And we only have ourselves as an industry to blame. Salespeople too often take liberties on the claims they make, the promises they can’t hope to keep, and the skullduggery they get up to in an attempt to close the deal. As usual, it’s the minority that spoils it for the majority of good-intentioned sales folks looking to get the right solutions for the people they serve.
Closers get that people feel they have to lie. That’s why when they know they have the right solution for their clients, they are relentless. Their secret weapon? They have a seemingly endless supply of Closing ARCs at their disposal so they never seem to approach from the same angle.
Yes. Sometimes there are actual things standing in the actual way of a sale being closed today.
In these instances, it is incumbent to overcome these objections to the sincere satisfaction of the buyer before a deal can close.
Objections fall into 6 general buckets. When we understand the root cause of an objection, we can find a satisfactory resolution. If we keep missing the mark, we will struggle to make the close.
I need to talk to my wife. The price is too high. I need to measure. I’ll think about it. I’ll get back to you.
Stalls, stalls, stalls.
A Closer sees a stall for what it’s worth. Fear or Friction.
The customer is not stalling because of anything they say. They are stalling because its a daunting purchase and they are thinking of all the times they messed up in the past (perceived and real), or there is something just not quite right about the sale yet.
Most often the friction comes from a value gap that has yet to be filled. So what do Closers do? They smoke out the real objection with an appropriate Closing ARC, and go back in for the sale one more time after resolving the real objection. Then one more time. And one more time after that. And then one last time before they go….and then one more time for good measure, then one for good luck. And maybe just one more time.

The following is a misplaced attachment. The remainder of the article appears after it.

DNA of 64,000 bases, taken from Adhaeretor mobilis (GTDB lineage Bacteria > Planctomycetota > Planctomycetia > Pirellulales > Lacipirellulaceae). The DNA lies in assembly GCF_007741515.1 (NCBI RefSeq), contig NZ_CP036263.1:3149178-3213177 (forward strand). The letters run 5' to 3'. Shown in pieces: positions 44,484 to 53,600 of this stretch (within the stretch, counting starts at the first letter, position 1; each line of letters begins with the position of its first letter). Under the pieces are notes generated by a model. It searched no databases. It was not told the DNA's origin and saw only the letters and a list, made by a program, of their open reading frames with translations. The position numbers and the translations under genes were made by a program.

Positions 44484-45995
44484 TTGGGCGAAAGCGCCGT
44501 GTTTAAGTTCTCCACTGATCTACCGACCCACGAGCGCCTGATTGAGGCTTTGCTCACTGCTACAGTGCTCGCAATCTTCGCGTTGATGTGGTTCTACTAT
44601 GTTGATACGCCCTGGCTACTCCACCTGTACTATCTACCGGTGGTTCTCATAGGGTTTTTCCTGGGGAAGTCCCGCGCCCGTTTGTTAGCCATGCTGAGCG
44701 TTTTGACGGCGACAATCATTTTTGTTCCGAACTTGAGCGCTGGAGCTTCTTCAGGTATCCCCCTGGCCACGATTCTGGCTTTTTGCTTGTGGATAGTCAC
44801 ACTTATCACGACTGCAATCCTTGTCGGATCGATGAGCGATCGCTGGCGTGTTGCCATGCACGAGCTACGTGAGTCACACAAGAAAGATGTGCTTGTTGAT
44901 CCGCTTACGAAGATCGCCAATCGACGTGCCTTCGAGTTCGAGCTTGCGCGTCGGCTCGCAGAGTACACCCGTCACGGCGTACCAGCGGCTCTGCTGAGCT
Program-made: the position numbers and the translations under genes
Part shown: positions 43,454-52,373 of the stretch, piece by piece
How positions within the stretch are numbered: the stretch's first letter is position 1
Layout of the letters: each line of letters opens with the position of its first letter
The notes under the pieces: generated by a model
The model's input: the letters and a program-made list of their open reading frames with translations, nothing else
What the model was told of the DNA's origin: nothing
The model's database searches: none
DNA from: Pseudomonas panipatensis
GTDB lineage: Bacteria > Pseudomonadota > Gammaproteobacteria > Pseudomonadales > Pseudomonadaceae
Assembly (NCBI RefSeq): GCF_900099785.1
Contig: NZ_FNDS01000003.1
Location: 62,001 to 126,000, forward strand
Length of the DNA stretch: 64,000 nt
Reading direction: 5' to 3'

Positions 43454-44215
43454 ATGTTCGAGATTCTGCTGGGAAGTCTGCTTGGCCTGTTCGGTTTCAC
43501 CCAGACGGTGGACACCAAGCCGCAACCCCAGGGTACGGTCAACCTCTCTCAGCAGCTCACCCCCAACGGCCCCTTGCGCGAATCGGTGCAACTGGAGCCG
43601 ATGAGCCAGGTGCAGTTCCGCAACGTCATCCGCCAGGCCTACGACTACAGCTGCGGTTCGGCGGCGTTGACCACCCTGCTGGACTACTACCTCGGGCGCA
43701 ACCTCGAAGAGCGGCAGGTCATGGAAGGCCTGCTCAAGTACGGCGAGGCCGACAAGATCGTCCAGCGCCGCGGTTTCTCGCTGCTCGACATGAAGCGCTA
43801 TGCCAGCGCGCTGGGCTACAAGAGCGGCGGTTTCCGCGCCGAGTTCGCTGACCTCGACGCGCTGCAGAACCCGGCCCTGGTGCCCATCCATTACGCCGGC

It’s not a good time. My mother is sick. I need to pray on it.
There’s no end to the excuses. One time, when I was selling cars, Father Murphy told me he’d be back with a deposit at 4:00 that afternoon. Forgot his checkbook back at the church. It’s been 13 years this year. I still haven’t seen Father Murphy back to pick up his new Dodge Grand Caravan.
If you can’t trust a man of the cloth, who can you trust?
Closers cut through the excuses, drive Father Murphy back to his church, and walk him to his office to make sure he doesn’t inadvertently get lost along the way.
Rejection sends goosebumps down the area where the spine would be on the spineless. Closers LOVE rejection. At least they have something REAL to work with.
As a Closer, there is nothing I detest more in people than fake politeness and indecision. Arguably, I have a robust collection of mental health issues, but who doesn’t nowadays?
I do love a good no, however. All I hear in my mind is KNOW, not NO. They just don’t know something that they need to know before they can say YES! I just need to figure out what that is.
Closers close. Posers fold.
Who do you want on the team?